Constructing good quality motion graphs for realistic human animation
Human animation has become an integral part of a diverse range of media, such as computer games, movie special effects and virtual training applications. Motion graphs built from motion capture data have emerged as a very promising technique for automatic synthesis of natural human motion. They use a simple graph structure to embed multiple behaviors and are well-suited for both interactive control and off-line motion synthesis. In this thesis, we address two fundamental problems with motion graphs to make them more accessible to a wide range of animation users. This thesis work especially benefits novice animation users who desire simple and fully automatic motion synthesis tools, such as motion graph-based techniques. First, achieving both good connectivity and smooth transitions in motion graphs is a difficult task. Good connectivity requires transitions between less similar poses, while good motion quality results only from transitions between very similar poses. Our Well-Connected Motion Graph addresses this problem by introducing interpolation between the user-provided motion data and minimizing the number of interpolated poses present in the graph while preserving the graph quality. Second, manually selecting a subset of motions from a large motion capture database to create a good quality motion graph is an arduous and often imperfect process. On one hand, we want this subset to be of the smallest possible size for fast motion search, and on the other hand, the subset needs to contain enough motion data to satisfy user requirements and to generate good quality motions. We cast the motion selection problem as a search for a minimum size sub-graph from a large motion graph built from the large motion capture database. While this problem is NP-hard, our efficient Iterative Sub-graph Algorithm provides a good approximation to the optimal solution and scales to large motion capture databases.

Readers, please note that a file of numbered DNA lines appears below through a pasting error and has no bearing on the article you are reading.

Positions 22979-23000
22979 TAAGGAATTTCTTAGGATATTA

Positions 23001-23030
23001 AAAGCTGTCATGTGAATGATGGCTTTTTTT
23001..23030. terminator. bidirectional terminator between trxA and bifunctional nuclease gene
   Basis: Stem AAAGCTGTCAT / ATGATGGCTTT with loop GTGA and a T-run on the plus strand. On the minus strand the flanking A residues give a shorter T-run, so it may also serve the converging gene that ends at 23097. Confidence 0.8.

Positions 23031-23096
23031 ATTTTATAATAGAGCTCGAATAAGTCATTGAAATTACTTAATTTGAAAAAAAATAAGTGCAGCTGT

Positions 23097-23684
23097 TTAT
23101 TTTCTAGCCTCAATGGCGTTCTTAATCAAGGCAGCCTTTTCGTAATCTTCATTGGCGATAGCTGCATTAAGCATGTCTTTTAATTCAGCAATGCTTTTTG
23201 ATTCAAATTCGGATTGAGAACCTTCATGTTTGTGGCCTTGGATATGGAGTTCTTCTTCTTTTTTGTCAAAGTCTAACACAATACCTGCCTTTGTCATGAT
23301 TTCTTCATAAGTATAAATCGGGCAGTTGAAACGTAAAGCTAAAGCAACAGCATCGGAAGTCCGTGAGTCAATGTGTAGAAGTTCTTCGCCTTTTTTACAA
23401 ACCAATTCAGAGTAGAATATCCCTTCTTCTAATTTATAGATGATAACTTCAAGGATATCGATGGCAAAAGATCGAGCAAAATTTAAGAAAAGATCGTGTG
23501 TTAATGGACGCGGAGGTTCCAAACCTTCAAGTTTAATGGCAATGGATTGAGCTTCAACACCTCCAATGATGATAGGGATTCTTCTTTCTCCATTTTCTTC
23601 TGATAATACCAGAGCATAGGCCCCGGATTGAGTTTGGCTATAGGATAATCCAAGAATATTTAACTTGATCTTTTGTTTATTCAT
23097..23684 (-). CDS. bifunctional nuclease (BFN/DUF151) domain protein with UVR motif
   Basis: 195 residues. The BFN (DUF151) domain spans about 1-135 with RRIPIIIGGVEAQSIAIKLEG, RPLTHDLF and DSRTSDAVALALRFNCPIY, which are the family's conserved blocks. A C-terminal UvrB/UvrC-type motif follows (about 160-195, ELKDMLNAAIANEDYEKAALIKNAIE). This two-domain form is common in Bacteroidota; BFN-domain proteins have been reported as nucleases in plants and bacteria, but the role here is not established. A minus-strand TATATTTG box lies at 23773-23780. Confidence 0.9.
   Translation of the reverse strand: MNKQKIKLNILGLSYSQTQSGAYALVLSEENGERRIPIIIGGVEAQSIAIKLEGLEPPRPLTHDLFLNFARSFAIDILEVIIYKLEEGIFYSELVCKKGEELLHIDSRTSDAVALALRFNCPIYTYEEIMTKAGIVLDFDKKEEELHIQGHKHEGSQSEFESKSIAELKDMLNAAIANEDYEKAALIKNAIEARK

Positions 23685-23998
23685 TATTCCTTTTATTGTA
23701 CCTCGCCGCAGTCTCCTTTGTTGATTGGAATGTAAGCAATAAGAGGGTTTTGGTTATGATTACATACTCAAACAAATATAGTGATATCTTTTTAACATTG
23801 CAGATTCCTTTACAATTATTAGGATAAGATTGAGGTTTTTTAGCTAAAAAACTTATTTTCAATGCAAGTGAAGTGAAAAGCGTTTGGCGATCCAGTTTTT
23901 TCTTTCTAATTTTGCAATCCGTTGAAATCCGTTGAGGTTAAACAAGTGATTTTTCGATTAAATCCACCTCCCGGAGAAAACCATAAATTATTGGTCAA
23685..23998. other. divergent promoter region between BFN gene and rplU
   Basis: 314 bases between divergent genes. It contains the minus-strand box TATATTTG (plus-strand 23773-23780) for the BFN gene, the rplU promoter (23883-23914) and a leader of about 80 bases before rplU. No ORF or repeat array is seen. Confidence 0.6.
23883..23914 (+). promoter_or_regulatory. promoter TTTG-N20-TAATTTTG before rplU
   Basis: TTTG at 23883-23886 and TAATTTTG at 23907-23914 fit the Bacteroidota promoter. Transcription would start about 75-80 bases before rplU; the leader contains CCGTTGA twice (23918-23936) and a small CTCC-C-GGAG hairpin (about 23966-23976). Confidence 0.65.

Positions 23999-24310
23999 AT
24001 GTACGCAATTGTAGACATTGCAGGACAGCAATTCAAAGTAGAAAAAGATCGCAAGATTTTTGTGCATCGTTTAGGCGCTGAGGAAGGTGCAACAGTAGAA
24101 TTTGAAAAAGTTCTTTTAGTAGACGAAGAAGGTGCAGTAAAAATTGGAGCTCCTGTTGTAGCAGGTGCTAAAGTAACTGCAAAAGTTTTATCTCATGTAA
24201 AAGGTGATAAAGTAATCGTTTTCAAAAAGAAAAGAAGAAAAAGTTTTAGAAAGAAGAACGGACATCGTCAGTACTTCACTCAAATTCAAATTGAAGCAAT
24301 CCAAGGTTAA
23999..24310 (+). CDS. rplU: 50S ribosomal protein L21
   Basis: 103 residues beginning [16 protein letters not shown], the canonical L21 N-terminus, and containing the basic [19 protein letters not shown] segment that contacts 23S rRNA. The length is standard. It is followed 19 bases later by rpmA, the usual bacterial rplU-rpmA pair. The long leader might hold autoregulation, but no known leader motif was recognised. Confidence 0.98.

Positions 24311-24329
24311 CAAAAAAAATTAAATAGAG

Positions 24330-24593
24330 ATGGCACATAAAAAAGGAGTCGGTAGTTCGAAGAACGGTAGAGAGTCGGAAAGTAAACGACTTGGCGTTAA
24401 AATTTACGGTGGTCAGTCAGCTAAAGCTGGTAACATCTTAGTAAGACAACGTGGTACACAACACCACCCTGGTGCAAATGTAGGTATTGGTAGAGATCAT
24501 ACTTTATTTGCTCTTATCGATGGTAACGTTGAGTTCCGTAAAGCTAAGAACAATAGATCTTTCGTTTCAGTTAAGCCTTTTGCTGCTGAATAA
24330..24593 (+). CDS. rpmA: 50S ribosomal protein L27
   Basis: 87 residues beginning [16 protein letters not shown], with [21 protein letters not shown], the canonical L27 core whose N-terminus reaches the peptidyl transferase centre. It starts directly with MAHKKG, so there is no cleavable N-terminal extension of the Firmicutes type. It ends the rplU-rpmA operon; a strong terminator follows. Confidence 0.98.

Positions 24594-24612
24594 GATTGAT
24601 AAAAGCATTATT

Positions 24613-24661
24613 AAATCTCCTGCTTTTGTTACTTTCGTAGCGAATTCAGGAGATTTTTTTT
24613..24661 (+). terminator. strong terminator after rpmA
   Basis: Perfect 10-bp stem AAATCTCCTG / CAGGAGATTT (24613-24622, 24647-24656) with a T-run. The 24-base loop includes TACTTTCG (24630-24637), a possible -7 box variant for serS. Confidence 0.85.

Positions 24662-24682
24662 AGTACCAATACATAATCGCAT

Zhao, Liming, "Constructing good quality motion graphs for realistic human animation" (2009). Dissertations available from ProQuest. AAI3381888.